WASHINGTON — John Emerson has helped win political fights for Gary Hart, Jerry Brown and his current boss, President Clinton. But the victory he wanted so badly for himself, and gave away, tells his story best.
Fifteen candidates were running for a state Assembly seat from the Silver Lake-Echo Park district in 1991, in a punishing contest that gave new meaning to descriptions of Southern California as the Beirut of American politics.
Emerson, then Los Angeles' chief deputy city attorney, claimed an early lead. But after the opposition, in a cannonade of denunciations, painted him a bureaucrat, a pol and a carpetbagger (he had moved half a mile into the district), the lead was seized by Barbara Friedman, the candidate backed by labor and the influential organization of Reps. Howard Berman and Henry Waxman.
Friends and advisers urged Emerson, who hadn't criticized his rivals, to mount a quick counterattack.
"There was no question what this would mean," says Rick Allen, who has been Emerson's best friend for 19 years and is the No. 2 official in the new national service program for young people. "If he did one mailing, he would win."
But Emerson would do no such thing. He thought it would undercut efforts to win points for waging a clean campaign and risk alienating Democratic friends, including those in organized labor.
"My gut told me not to," Emerson says.
He came within 31 votes of victory, entitling him to a recount. But he wouldn't go for that either, reasoning that it might foster bitterness among his competitors.
Emerson's political friends nod knowingly at this story, because it seems to capture his essence. "Emo," as they call him, wants to always preserve his carefully cultivated relationships for another day. To minimize friction. To make sure everybody is heard from, everybody is happy.
All this oiling of the waters makes the 40-year-old lawyer an unusual figure in boisterous California politics, but it has served him well.
Among his other roles as a deputy assistant to the President, Emerson is a sort of untitled ambassador to California, in charge of ensuring that federal services are delivered, that the state's politicians are kept happy and that the White House has laid the groundwork to win 54 electoral votes in 1996. As such, he coordinated the Administration response to the Jan. 17 Northridge earthquake, a $10.3-billion project that mobilized several dozen federal agencies and most of the Cabinet secretaries.
In California, where Democrats feud among themselves almost as bitterly as with the Republicans, serving as Washington's emissary is no easy assignment.
It requires someone who can walk through a jostling, scuffling, elbow-throwing crowd and emerge with his tie crisply knotted and a smile still on his face. Someone like Emerson.
"Dealing with California is dealing with enormous egos and enormous stakes," says Tony Coelho, a former House Democratic leader and an outside adviser to the White House. "That tells you all you need to know about the confidence the President has in this kid."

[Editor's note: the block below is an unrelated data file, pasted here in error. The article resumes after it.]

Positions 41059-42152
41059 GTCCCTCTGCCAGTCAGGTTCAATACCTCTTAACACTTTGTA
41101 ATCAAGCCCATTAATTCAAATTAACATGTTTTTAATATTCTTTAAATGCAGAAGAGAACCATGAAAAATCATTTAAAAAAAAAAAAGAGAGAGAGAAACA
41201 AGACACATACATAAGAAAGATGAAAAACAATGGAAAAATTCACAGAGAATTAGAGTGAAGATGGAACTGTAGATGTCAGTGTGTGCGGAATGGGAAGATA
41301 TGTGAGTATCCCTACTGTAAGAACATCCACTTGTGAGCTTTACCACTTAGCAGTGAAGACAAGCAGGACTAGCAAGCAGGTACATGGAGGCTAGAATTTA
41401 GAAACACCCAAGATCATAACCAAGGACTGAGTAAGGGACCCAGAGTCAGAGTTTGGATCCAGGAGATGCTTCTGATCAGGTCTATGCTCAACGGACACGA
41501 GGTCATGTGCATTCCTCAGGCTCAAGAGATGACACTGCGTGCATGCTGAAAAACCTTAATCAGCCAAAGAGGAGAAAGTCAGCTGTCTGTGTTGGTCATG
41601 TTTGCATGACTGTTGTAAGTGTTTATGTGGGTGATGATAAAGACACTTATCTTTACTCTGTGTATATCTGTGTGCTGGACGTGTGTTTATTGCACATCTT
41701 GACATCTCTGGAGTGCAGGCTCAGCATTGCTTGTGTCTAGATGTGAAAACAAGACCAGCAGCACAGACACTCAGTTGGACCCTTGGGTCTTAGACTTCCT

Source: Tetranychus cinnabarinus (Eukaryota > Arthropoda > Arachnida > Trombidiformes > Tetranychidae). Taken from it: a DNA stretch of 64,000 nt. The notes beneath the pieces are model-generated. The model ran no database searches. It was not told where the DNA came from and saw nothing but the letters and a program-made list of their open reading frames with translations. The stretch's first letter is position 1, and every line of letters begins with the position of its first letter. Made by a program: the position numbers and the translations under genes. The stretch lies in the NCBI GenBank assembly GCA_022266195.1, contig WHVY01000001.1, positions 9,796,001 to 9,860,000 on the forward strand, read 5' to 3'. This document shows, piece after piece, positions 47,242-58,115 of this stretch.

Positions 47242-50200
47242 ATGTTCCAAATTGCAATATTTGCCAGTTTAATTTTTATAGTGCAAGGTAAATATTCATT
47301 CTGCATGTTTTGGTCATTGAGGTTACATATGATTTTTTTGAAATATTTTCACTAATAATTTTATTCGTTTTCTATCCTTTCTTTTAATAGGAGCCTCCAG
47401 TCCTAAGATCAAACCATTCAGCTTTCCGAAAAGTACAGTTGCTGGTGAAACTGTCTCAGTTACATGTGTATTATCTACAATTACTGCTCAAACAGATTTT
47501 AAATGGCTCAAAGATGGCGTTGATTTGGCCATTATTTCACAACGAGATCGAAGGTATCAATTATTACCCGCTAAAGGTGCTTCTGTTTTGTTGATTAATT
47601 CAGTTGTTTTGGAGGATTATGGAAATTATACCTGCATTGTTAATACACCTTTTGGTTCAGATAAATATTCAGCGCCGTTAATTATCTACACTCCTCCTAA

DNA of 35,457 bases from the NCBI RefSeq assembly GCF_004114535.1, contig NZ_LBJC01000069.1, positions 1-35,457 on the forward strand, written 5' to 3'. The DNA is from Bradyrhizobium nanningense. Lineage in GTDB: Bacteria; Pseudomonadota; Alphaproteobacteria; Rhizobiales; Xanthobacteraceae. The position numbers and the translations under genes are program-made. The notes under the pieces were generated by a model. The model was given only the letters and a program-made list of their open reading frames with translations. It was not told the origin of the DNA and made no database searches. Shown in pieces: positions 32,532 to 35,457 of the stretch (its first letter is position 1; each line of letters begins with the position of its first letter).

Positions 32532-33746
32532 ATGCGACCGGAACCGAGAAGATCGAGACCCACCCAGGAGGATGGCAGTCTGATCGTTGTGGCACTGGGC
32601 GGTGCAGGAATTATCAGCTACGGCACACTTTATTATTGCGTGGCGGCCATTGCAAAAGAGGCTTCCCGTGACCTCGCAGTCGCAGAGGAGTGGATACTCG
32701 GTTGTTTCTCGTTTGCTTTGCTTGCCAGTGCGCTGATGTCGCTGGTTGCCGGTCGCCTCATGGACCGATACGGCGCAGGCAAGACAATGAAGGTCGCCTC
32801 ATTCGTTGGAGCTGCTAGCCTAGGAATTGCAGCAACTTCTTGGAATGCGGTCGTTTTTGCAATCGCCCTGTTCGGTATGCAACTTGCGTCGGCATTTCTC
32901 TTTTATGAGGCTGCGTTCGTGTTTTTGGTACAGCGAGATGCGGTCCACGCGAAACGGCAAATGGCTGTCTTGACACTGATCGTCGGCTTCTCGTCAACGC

Emerson's diplomatic skills also have been in demand this past year in his role as deputy White House personnel chief, a job that, because of ethnic and gender diversity issues, guarantees controversy.
Emerson came to these positions with a surprisingly long political resume. He was Clinton's California campaign manager in 1992; deputy national campaign manager for Gary Hart's 1986-1987 presidential bid; Hart's California chairman in 1984, and general counsel for Jerry Brown's 1982 U.S. Senate bid.
Some believe the key to deconstructing Emerson's personality lies in the fact that his father is a retired Presbyterian minister, his mother a social worker.
"If you're a minister's son, you've always got to stay on your best behavior: You never know when you may run into a member of the congregation," says David Dreyer, a White House aide who worked with Emerson on the Hart campaign.
Mark Lichtman, a Los Angeles political consultant who worked for a different candidate in the 1991 Assembly race, acknowledges that he's still baffled by Emerson's campaign move--and by his unfailingly sunny disposition. "The guy is just, well--terminally nice," he says with a hint of exasperation.
Emerson's upbringing does make his temperament and interests seem more understandable.
His maternal grandfather, John Sutherland Bonnell, and his father, James G. Emerson, were prominent Presbyterian ministers. The Rev. Bonnell was well-known as one of the first to challenge Sen. Joseph McCarthy in the 1950s.
When Emerson was growing up, primarily in the New York City suburbs of Bloomfield, N.J., and Larchmont, N.Y., he heard regular talk of his family's social and political concerns. He got involved in politics during his college years, taking part in anti-war rallies and walking New York precincts to help Democratic Sen. George McGovern's 1972 presidential campaign.